Leading European leisure group calls for greater airline industry transparency in carbon reporting
Tue 17 Sept 2013 – TUI Travel, which owns six European leisure airlines including Thomson Airways and TUIfly, has called for an industry standard on reporting fuel and carbon efficiency for UK airlines. A set of common metrics to report carbon emissions would ensure greater transparency so customers can make informed decisions about which airlines to choose, it argues. TUI Travel currently reports its airlines’ carbon emissions on a per revenue passenger kilometre (gCO2/RPK) basis, a common standard but, it points out, not yet the standard unit of measurement used by all airlines to communicate their efficiency, and it accuses some airlines of failing to measure or report their carbon emissions. New carbon reporting legislation has been announced by the UK government for the largest companies and the UK Civil Aviation Authority has been tasked with communicating the environmental impact of aviation.
“This new legislation presents a great opportunity for the airline industry to harmonise its reporting of carbon emissions and develop common metrics,” said Jane Ashton, Director of Sustainable Development at TUI Travel, a leading international leisure travel group serving more than 30 million customers.
According to research it carried out in December 2012, TUI Travel found that 50% of customers felt it was very important that their holiday company be more transparent about what it was doing to reduce its impact on the environment and to support local communities. Two thirds of customers stated issues about carbon emissions, climate change and pollution were very important to them, reports TUI Travel.
Adds Ashton: “It’s clear to us that our customers are starting to take this kind of information into account when booking holidays, which is why we believe we should be doing more as an individual company as well as an industry to make this type of information accessible and easy to understand.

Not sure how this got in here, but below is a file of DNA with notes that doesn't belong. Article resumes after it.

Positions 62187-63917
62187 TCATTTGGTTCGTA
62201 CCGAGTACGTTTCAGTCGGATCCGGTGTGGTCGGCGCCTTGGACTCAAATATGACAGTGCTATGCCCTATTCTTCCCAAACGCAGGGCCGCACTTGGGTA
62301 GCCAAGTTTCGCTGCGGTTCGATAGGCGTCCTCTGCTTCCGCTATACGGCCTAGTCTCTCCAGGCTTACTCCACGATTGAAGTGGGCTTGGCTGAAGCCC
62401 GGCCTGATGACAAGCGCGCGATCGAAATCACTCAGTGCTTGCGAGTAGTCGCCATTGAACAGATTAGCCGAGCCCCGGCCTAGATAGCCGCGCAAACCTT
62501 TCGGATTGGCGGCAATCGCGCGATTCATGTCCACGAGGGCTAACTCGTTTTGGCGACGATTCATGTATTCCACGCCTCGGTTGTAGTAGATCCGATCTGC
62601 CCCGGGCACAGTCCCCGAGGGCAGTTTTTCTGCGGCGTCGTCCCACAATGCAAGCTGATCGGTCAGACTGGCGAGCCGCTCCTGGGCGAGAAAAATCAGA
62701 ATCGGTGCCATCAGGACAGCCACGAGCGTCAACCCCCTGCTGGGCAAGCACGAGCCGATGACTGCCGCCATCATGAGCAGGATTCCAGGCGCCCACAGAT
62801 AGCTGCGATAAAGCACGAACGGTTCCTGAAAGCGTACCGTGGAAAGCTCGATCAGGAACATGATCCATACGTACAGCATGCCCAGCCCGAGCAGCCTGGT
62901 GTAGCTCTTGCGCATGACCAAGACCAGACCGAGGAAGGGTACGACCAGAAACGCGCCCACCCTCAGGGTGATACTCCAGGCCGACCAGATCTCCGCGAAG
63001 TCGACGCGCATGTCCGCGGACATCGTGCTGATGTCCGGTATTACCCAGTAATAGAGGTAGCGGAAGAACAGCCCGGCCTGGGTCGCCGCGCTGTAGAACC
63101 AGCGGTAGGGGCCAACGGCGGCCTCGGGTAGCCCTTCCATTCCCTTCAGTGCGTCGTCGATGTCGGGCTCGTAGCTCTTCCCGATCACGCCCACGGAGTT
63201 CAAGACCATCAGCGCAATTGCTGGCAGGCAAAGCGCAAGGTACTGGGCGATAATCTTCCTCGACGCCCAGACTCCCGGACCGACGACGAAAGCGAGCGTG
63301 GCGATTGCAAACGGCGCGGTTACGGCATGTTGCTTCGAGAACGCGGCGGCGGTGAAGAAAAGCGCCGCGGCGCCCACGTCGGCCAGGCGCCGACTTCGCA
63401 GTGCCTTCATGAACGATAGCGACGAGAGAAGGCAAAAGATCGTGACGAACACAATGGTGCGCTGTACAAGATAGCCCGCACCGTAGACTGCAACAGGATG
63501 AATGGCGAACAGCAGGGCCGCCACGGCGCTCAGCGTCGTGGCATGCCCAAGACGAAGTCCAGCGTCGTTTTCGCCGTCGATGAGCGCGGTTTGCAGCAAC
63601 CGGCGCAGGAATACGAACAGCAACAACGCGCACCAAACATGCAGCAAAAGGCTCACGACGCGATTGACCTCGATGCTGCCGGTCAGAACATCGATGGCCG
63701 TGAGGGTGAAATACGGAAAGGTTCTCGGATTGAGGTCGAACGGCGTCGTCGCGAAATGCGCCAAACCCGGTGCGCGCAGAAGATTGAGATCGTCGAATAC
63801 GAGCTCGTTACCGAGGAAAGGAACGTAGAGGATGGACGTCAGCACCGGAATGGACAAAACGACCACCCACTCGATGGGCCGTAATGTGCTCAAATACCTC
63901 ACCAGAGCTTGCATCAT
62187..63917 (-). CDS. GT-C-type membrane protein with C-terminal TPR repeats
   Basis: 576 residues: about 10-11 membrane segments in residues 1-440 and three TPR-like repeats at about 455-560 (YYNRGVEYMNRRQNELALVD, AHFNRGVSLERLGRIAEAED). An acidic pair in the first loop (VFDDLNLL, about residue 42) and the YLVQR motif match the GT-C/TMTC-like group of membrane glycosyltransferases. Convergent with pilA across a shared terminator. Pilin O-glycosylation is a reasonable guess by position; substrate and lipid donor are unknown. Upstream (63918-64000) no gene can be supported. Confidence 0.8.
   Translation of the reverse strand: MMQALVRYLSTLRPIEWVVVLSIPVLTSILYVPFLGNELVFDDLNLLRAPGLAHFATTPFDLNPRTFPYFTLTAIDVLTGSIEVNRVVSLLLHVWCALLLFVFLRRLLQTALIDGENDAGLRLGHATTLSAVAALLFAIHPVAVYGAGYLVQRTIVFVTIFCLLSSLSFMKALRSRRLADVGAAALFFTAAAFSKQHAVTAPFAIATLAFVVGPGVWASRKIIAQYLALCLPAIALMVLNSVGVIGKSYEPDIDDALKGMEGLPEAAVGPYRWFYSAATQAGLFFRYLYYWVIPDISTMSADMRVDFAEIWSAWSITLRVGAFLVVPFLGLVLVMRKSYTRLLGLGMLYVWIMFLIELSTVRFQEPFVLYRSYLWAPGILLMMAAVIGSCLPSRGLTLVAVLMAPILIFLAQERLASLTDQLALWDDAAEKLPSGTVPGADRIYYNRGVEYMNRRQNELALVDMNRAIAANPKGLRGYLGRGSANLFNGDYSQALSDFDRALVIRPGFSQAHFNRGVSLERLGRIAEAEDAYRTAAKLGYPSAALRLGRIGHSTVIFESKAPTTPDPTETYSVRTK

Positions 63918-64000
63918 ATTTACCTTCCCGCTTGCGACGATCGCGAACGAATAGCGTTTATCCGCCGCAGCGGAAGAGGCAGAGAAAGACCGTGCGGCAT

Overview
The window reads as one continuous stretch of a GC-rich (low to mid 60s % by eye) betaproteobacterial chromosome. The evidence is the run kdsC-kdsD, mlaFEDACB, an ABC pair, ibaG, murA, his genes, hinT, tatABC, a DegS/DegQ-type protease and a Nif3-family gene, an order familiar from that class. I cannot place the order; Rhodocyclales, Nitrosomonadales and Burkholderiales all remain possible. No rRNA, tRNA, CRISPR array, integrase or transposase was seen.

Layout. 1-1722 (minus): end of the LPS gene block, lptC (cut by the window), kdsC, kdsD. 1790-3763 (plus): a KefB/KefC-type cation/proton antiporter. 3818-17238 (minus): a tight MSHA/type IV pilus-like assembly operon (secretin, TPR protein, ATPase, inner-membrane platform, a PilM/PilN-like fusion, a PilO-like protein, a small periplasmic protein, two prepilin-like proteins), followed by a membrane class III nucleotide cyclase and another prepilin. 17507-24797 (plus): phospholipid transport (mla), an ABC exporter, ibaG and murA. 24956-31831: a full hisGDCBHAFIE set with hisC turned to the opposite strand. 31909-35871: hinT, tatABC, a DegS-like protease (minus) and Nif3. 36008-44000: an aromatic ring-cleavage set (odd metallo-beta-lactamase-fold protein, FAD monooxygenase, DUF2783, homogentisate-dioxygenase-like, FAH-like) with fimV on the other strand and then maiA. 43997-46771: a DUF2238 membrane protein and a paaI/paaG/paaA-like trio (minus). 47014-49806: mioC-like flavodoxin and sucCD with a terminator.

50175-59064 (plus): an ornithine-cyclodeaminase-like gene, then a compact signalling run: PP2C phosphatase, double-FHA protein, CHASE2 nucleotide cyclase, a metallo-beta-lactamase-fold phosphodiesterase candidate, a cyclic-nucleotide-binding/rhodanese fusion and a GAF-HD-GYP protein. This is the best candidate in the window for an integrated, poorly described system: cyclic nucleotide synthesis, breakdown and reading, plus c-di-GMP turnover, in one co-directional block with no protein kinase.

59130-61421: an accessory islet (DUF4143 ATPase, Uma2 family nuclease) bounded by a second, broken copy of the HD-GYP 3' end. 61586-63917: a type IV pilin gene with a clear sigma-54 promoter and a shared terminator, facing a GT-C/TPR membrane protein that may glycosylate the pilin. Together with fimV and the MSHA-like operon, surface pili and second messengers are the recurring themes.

“If all airlines were reporting on carbon emissions using consistent metrics and sources of measurement then we believe the government could start to use this information to adjust taxes that they are currently imposing on airlines.”
TUI Travel claims its airlines are among the most fuel-efficient in Europe, with average emissions of 73.0gCO2/RPK (see article).
The CAA has just closed a consultation into stakeholder views on how it should provide better information to the public on aviation performance, such as for consumers looking to make sustainable travel choices. The authority says consumer awareness of the CO2 impacts of aviation is rising and there is increasing availability of tools such as carbon calculators for individuals seeking to assess the environmental impact of their flights. However, it adds, there is no standard methodology behind these calculators, which can result in significantly different calculations of CO2 emissions and therefore lead to confusion and scepticism.
The CAA says it would prefer to develop its own standardised methodology for calculating CO2 emissions using factors such as actual fuel burn and passenger loads, which, it argues, would give significantly more accurate results. It then proposes to accredit operators using this standardised methodology, possible through the use of a ‘CAA CO2 endorsed’ brand or similar.
“It has the potential to provide customers with a comparable and trusted measure of carbon impact, allowing them to make more informed judgements when comparing the CO2 impact of different flights,” says the CAA consultation document. “The CAA metric will help drive the airline industry to provide the best possible estimation of the CO2 impact and in turn act as an incentive to reduce the CO2 emissions per passenger of their operations.”
Participation by industry in the scheme would initially be voluntary but, says the CAA, consideration could be given to making it mandatory “if poor comparability continues to be an issue with regard to the provision of emissions data.”
The CAA is due to issue a report on the consultation’s findings later in the year, although a CAA spokesman said it was unlikely more details of the metric would be presented by then.